Many jobs are now desk-based and require workers to spend several hours a day in front of a computer.

If you are working at a desk and using a computer for hours at a time then it is important that you take steps to ensure that your seated position is not compromised. Workstations that are poorly set up can lead to injury or long term pain.

What is ergonomics?

Ergonomics is the scientific study of interactions between humans and other factors (environment, task and device) that can play a part when attempting to complete an activity. When thinking about ergonomics in the workplace it aims to fit the job to the person, rather than the other way round.

Good ergonomics brings together the task, environment and the equipment being used. Therefore if you are required to sit at a desk in front of a computer screen for long periods of time, your workstation set up can have a significant impact on how you feel and your productivity levels. A well-thought out work station has the potential to increase productivity and even decrease sick days.

Aim for a neutral sitting position

If you are sitting for a long period of time you should aim for your body to be aligned in a neutral sitting position. This is where minimal strain is placed on any of your muscles and joints.

To achieve a neutral sitting position, you should ensure:

  • Feet are flat on the floor.
  • Legs are not crossed.
  • Feet and knees are hip width apart.
  • The back is not rounded or overextended.
  • The head, shoulders and hips form a vertical line.

The position you hold your body in when working can significantly impact how you feel on a daily basis. Good posture can reduce the risk of aches and strains and may even contribute to a better mood.

Setting up your desk space

Let’s take a look at the different components that frequently make up an office desk workstation:

  • Chair

A good quality chair should support the curves of your back and be comfortable to sit on. Ideally you should be able to adjust the chair height so that your thighs are parallel to the floor, knees are at approximately 90 degrees and that your feet rest flat on the floor.

If your chair has armrests they should not force your arms out of the neutral position.

  • Keyboard and mouse

Input devices that are frequently used with your computer, such as keyboards and mice, should be within easy reach. Frequently used input devices for your computer should not impede on your neutral body position.

Your keyboard and mouse should be positioned so that you can use them with your forearms parallel to the desk, with an approximate 90 degree angle at the elbow. If possible alternate your mouse between the left and right sides.

  • Monitor

Your computer screen should be well lit and allow you to focus on the words and images without having to strain your eyes. The lighting in the room should not cause glare on your screen. The screen should be approximately an arm’s length away directly in front of you. The top of the monitor should be level with your eyes.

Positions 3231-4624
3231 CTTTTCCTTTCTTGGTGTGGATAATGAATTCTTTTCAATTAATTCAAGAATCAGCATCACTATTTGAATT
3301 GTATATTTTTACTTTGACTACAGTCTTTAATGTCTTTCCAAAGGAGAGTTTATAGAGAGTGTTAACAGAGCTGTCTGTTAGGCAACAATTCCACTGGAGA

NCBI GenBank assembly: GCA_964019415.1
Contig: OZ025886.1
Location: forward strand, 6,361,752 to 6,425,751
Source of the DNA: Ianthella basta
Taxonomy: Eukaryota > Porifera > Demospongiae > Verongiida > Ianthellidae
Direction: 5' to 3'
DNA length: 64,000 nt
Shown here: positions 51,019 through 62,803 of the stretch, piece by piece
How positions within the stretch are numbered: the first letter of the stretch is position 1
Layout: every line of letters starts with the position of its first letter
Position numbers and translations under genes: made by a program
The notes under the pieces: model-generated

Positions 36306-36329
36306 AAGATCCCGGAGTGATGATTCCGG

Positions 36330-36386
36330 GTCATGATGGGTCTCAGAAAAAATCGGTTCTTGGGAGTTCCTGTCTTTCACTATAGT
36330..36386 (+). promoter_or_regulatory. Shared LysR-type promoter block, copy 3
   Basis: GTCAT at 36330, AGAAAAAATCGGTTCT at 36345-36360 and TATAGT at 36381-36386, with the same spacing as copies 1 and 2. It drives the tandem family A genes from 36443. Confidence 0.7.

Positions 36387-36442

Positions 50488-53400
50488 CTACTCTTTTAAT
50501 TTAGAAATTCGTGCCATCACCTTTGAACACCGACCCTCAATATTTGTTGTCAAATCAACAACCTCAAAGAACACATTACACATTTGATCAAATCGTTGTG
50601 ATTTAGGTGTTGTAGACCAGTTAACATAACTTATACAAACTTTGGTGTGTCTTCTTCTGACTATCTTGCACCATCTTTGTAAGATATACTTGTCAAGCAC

If you use more than one monitor, the screens should be placed close together and at the same height. This should help to minimise head and neck movements.

Focusing on your computer screen for hours on end can lead to eye fatigue and headaches. You should aim to look away from your screen, and focus on something that is at a different distance from your eyes, every so often.

  • Telephone

If you use a telephone on a regular basis, or have to talk and type at the same time, then you may benefit from using a headset device. If a headset is not available you should refrain from holding the phone between your shoulder and your neck, as this could lead to repetitive strain injury.

Your telephone should be within easy reach to prevent overstretching.

  • Desk

The space underneath your desk should be clear. It should allow you to comfortably fit your lower body when you are seated on your chair. The desk should be big enough to accommodate the input devices you use as well as any other important items.

How to maintain health at work

Even when your workspace has been optimised it is still important to take regular short breaks throughout the working day. Stationary positions can inhibit blood flow and lead to aches and pains.

Movement and stretching can help to alleviate potential musculoskeletal problems and prevent repetitive strain injuries. You should try and move about and stretch different muscles every hour if possible.

This can be as simple as getting up and walking to get a drink, speak to a colleague or pick up a printout.

If you have concerns about your workstation set up at your workplace you should speak to your employer. They may be able to make suggestions or provide you with adapted devices.

Why having a good workstation set up is important

You should feel happy and comfortable when you’re at your place of work.

If your workstation is not set up with you and your task in mind then it is possible it could lead to injury and/or ill health.

Should I get a standing desk?

It is unclear whether opting for a standing desk will directly benefit health. It has been suggested that any stationary position held for too long can lead to poorer health outcomes.

However, if you have found that a prolonged seated position has contributed to pain and injury in the past then it could be worthwhile exploring a standing desk option.

It would be wise to approach a switch to a standing desk with caution. Standing for prolonged periods can also potentially cause problems, therefore you may prefer to alternate between the two.